IATA: Volumes forecast to strengthen in 2015


Airfreight volumes are forecast to rise in the first quarter and for the remainder of 2015, compared last year, according to the International Air Transport Association’s (IATA) confidence index.

The association released its Airline Business Confidence Index April survey, on Friday 17 April. The survey gained responses from airline chief financial officers and cargo heads about traffic performance during the first three months and the rest of the year.

IATA explains that the survey results are consistent with first quarter data, which shows freight tonne kilometres (FTK) are increasingly robust, particularly for carriers, in the North America and Asia Pacific regions.

“The survey found that 50 per cent of respondents see an improvement in cargo volume over the last three months. But, over the next 12 months, the number seeing an improvement in cargo volume increases to 62.5 per cent,” IATA says. However, this figure of 62.5 per cent of respondents is lower than the proportion in January of 71 per cent, IATA states.

The report says key indicators suggest that world trade and business activity should continue to expand at moderate levels, which should in turn sustain growth in airfreight volumes.

Respondents in the survey also said that cargo yields likely declined in the first quarter. Fuel hedging has also meant some airlines are not yet benefiting fully from lower fuel prices. IATA says yields could further decline once airlines start buying fuel at the $60 barrel market prices that are lower than their previous hedged purchases. The association adds that results of the April survey also suggest that yields will fall during the year ahead. IATA also explains that the survey found, “airline profitability continues to improve,” after a period of no gain in financial performance during the middle of 2014.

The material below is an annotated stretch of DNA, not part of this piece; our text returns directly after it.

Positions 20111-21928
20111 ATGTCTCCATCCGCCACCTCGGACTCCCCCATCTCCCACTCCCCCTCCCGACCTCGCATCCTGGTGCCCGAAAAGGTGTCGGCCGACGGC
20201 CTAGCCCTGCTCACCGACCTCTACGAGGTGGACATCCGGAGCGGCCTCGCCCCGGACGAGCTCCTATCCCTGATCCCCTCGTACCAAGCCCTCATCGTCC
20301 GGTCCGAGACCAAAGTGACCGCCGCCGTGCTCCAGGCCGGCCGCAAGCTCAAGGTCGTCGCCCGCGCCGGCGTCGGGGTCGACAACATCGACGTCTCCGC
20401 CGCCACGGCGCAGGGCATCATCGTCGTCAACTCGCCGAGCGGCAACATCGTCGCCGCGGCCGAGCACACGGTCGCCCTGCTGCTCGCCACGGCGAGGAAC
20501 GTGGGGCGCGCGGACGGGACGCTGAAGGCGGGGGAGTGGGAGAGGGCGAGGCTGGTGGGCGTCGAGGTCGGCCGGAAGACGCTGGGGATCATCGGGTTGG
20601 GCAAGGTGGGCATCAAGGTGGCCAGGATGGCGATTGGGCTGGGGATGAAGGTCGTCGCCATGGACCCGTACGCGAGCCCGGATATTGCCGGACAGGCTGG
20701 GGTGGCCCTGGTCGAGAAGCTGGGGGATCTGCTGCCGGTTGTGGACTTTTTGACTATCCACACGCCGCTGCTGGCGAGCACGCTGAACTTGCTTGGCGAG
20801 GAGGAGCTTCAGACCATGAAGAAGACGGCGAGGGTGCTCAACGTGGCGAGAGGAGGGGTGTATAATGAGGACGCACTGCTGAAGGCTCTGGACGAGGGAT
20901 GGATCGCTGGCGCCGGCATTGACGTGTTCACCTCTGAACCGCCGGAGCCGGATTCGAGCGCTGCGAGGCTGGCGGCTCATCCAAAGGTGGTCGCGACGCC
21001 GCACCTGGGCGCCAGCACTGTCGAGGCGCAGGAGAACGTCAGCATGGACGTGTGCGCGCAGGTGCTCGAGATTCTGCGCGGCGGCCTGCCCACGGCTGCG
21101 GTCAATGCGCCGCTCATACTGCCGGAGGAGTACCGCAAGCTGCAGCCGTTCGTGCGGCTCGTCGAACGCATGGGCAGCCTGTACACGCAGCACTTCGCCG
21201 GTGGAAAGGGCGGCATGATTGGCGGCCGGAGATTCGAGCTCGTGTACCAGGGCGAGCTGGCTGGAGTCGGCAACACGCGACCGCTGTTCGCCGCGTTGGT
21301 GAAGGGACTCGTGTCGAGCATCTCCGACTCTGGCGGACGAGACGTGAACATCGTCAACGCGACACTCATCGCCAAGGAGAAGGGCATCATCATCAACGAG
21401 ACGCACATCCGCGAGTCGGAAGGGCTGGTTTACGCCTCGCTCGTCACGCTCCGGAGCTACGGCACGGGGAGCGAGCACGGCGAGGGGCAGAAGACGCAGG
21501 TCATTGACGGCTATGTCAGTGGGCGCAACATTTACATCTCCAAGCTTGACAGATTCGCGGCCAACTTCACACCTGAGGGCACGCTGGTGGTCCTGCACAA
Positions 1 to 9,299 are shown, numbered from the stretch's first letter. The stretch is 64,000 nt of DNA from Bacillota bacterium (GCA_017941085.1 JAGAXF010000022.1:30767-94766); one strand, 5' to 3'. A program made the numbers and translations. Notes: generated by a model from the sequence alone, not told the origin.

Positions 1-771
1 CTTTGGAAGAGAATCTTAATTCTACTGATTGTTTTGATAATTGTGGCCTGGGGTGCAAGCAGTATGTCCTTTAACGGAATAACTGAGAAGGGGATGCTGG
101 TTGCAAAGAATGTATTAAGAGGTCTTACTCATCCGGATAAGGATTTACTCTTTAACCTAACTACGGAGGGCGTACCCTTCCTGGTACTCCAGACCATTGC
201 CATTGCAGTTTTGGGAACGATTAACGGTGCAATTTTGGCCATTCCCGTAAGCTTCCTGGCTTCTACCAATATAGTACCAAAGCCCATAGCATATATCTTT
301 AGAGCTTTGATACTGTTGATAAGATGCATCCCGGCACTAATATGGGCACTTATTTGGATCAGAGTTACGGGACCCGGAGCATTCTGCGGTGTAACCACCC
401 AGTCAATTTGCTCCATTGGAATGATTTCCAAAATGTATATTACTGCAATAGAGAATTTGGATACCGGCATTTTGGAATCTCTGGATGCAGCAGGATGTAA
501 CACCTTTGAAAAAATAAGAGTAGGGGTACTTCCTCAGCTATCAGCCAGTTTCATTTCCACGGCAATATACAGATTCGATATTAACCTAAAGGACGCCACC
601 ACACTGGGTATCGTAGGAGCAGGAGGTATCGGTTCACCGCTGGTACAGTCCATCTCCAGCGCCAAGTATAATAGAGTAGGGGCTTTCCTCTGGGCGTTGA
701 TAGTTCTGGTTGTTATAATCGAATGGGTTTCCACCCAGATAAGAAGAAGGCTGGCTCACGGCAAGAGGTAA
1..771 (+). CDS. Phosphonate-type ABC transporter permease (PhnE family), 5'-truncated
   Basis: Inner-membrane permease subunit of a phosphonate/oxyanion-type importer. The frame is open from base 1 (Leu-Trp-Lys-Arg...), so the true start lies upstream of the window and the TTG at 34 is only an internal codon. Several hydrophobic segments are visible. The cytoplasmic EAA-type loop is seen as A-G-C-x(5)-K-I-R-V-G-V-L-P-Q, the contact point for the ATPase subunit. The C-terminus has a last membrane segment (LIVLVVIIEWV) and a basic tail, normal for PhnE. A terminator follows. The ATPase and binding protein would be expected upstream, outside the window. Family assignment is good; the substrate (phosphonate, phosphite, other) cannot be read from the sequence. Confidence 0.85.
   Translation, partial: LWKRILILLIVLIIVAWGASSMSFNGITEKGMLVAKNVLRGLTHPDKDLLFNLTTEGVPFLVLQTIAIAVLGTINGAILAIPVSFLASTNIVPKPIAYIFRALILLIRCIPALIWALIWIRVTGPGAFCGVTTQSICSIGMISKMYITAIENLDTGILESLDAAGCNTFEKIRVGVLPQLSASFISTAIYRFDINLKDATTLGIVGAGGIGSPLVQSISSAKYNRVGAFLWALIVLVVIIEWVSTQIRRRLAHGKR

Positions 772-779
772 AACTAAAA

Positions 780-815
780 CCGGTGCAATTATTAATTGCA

In the survey, respondents also said they are seeing a decline in input costs in the first quarter, compared to the same period in 2014. This, IATA says, was due to lower crude oil prices and this trend is expected to continue during the year ahead. IATA explains: “Recent past financial performance shows improvement on a year ago, and the outlook remains positive, which suggest there will be further growth in profitability.”

The report says that falling airline input costs and growth in volumes, are responsible for the better financial performance by carriers as well the positive outlook. IATA says that profit expectations for the year ahead, “remain positive”.

The survey follows on from IATA’s February-March Airlines Financial Monitor published two weeks ago, which said airfreight volumes had increased strongly in February compared to January. The association sampled 66 airlines and February’s FTK had risen by 11.7 per cent, compared to the same month in 2014. This FTK growth was driven by Asia Pacific, which was up 20 per cent, the Middle East, up by 17.6 per cent and North America up by 8.7 per cent.


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